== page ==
- Career of Evil by Robert Galbraith (A) The third and best in the Cormoran Strike series. This time someone close to Strike is murdering women and sending him clues. Plus his relationship with Robin takes some very interesting turns.
- Extraction by Preston & Child (B+) Short story in the Pendergast series tells the tale of a New Orleans urban legend involving an evil “tooth fairy”.
- Further Tales of the City by Armistead Maupin (B-) This one gets a little ridiculous: murder, multiple kidnappings, cult leaders (again). While those are exciting the better moments are in the smaller stories.
- Harry Potter and the Order of the Phoenix by J.K. Rowling (B+) Harry is a real moody teen for most of this book but with good reason. The longest of the series and the most dense. This book is mostly relationship building which will pay off later in the series.
- A Handful of Dust by Evelyn Waugh (C+) Acerbic, cynical, and witty this satire on 1910s British middle-class and a dissolving marriage can be rather entertaining but the third act fell flat for me.
- Dragon Teeth by Michael Crichton (B) A fictionalized account of the real-life fabled “dinosaur wars” of 1876. It’s paleontologists in the wild, wild, west. Entertaining.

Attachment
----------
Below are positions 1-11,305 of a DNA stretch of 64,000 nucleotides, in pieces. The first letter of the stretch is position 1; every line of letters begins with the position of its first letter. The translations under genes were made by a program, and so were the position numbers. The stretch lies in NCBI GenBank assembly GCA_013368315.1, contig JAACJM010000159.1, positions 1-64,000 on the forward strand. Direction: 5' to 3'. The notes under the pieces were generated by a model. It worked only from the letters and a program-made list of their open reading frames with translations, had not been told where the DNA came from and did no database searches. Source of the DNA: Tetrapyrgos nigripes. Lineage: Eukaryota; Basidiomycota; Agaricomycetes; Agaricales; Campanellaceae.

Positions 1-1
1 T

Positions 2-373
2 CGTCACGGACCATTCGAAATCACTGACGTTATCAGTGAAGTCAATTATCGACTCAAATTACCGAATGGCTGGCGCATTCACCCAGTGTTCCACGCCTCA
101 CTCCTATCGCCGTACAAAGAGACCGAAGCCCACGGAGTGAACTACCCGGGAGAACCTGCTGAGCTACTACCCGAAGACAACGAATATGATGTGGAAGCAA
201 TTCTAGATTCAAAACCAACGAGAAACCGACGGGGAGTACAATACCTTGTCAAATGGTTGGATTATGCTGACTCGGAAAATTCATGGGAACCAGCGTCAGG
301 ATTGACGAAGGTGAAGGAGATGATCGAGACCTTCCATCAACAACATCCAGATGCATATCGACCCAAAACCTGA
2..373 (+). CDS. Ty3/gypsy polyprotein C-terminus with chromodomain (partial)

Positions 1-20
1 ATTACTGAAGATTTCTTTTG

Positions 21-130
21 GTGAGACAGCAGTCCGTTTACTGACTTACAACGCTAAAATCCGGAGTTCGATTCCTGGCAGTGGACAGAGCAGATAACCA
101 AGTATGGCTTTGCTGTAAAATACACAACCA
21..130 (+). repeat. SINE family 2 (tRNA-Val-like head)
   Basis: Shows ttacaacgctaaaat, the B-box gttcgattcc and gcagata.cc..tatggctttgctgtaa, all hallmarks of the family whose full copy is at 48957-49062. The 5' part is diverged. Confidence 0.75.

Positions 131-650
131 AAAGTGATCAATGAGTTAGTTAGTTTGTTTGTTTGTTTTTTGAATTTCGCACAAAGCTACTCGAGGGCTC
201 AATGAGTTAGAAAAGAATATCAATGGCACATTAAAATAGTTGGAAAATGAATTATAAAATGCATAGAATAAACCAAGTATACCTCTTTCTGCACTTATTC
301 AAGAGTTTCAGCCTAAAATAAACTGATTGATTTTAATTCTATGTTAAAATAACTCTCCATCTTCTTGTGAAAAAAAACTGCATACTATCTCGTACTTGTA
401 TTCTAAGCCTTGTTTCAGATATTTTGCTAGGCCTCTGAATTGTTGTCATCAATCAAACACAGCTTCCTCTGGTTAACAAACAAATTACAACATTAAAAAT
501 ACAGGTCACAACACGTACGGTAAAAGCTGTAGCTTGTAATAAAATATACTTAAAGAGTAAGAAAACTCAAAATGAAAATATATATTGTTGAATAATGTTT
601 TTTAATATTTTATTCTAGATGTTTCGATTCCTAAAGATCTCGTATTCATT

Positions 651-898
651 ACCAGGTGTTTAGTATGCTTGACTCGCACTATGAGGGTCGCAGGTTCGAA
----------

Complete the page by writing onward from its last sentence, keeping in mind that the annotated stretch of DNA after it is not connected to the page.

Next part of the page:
- Doll Parts by Amanda Lepore (B) This fascinating autobiography details Lepore’s struggle transitioning from a young boy in New Jersey to a walking work of art in the high fashion scene.
- Fangirl by Rainbow Rowell (C) College freshman Cath would rather write on-line fanfic than deal with her own life but a pushy roommate, a bipolar father, and a cute boy change that. Cath’s coming-of-age story was mostly interesting but the fanfic that is peppered throughout is really annoying and pointless. I found myself skipping whole sections of that crammed in story-within-a-story.
- Harry Potter and the Half-Blood Prince by J.K. Rowling (A-) Finally Dumbledore stops treating Harry like a kid. Book six moves very quickly and really preps for the finale. It’s one of the best in the series.
- If It’s Not One Thing, It’s Your Mother by Julia Sweeney (A-) A funny, poignant, and touching memoir of Julia’s process of adoption and being a single mother.
- Perms, Pleats, and Puberty: Adventures in 1980s Suburbia by: Jen LiMarzi (A-) Three short stories about being a kid in the 80s. While set in New York the themes and incidents are entirely relatable to anyone over 30 from any city. I found myself reliving memories of shopping, haircuts, and general awkwardness. I loved what these stories conjured up for me.